How we handle user stories and close them.

Published on 11 November 2016

It’s easy! You just write a user story give it to a developer and let him do his thing and afterwards test it. No big deal right? Well in general that’s pretty much it, but when it comes to the details the problems start to uncover. I am a software developer at PBS and here is how we handle a user story from start to finish.

 

The hard part

Creating a user story sounds easy but is by far the hardest task of the whole process. It’s often difficult to understand what the customer really wants. The specification goes through various instances and tiny changes happen, these changes happen constantly and obscure the original idea. We have to carefully evaluate the main points and interpret how the customer wants the product to be. After this step a user story gets the state “Draft”.

 

What every manager wants to know

After all that hard work our requirements engineer presents the User story to us and we evaluate any further open questions. This step is repeated until no questions are left unanswered.

After accepting a user story it’s the whole teams turn to make the managers happy by estimating a relative size of a given user story. That not only helps us plan our sprints and commit to a workload, but also helps our managers in their planning process. A round of planning poker helps us decide. We finalize this step by giving the user story the state “Specified”.

 

Getting it done

Now it’s time to program! After all we’re software developers and that’s our time to shine. Our developing process consist of 2 major steps: Developing and testing. Developing can be done in multiple ways. We often just take the user story and start developing on our own. Exceptions can be user stories which need to alter critical parts of the code where we often use pair-programing techniques to ensure nothing gets broken in the process.

One of the newest additions to our repertoire of development techniques is what we call the “Three Amigos” where a short term team of three is created. This team consists of one developer, one tester and one stakeholder (often impersonated by either our requirements engineer, our product owner or our designer). The user story which is done by those three amigos has the highest priority for that team and goes from start to finish in a way higher pace. After the development is finished the user story gets the state “Resolved”.  We then start to fill out a form where we explain any new parameters we created in the process, explain the steps we took during implementation and finalize our development work by giving the user story the state “Documented”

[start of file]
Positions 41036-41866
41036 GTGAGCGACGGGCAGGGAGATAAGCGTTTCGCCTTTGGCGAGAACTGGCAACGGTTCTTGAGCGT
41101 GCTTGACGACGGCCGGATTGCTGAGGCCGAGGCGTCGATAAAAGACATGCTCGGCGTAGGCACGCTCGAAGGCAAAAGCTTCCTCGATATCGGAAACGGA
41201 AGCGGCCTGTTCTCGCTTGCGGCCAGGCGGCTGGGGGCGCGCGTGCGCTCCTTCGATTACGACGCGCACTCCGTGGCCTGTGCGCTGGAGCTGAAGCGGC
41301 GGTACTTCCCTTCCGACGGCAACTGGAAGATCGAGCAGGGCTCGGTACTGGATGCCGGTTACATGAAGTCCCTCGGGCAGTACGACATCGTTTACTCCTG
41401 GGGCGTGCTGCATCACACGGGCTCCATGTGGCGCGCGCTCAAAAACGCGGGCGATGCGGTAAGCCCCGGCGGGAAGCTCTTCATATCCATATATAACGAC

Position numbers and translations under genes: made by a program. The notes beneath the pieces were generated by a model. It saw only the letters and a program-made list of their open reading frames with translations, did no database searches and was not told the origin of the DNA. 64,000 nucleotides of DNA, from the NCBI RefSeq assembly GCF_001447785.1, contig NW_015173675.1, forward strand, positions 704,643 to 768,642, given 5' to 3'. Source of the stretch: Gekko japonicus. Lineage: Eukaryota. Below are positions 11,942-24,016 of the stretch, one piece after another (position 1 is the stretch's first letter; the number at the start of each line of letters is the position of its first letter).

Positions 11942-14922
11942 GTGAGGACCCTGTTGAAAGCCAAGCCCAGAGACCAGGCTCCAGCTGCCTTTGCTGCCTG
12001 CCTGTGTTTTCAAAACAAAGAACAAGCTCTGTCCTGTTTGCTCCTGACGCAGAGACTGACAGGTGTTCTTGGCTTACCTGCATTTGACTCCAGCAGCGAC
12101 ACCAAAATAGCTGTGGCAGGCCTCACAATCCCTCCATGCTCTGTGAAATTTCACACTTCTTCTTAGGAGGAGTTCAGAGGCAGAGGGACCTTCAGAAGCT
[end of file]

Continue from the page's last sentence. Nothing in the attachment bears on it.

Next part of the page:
The testers take over

Every story that has the state “Documented” is ready to be tested. Our testing team then starts to look at the acceptance criteria and creates test cases accordingly. Every test case consists of prerequisites that have to bet met in order to test the user story, several test steps and an expected outcome. When all of those test cases are done (this can also be done prior to development as the acceptance criteria don’t change after a user story gets the state “Specified”) the testing can start. The testers use several different hardware configurations to test the story and its acceptance criteria. To wrap it up the tester writes down which hardware and software version was used and if the tests passed. The user story now gets the state “Tested”.

 

A party!

Only one more step to finally complete a story. This has to be celebrated. Now comes what we call a “Closing Party”. When multiple user stories arrive at the state “Tested” a small meeting is organized, where some testers some developers and the requirements engineer are invited to look over all of the tested user stories and approve, that the user stories meets all of their acceptance criteria, one last time. All accepted user stories finally get the state “Closed” and can be rolled out in the next release.

 

The journey is over

As you can see there is more to completing a single user story than meets the eye. It’s the little details that make the difference. I hope you enjoyed our little journey of a user story from start to finish and wish you a pleasant day.

 

What is your opinion about the topic?

I’d love getting some feedback from you – please write a comment or send an email!

Yours,
PBS-Blogger

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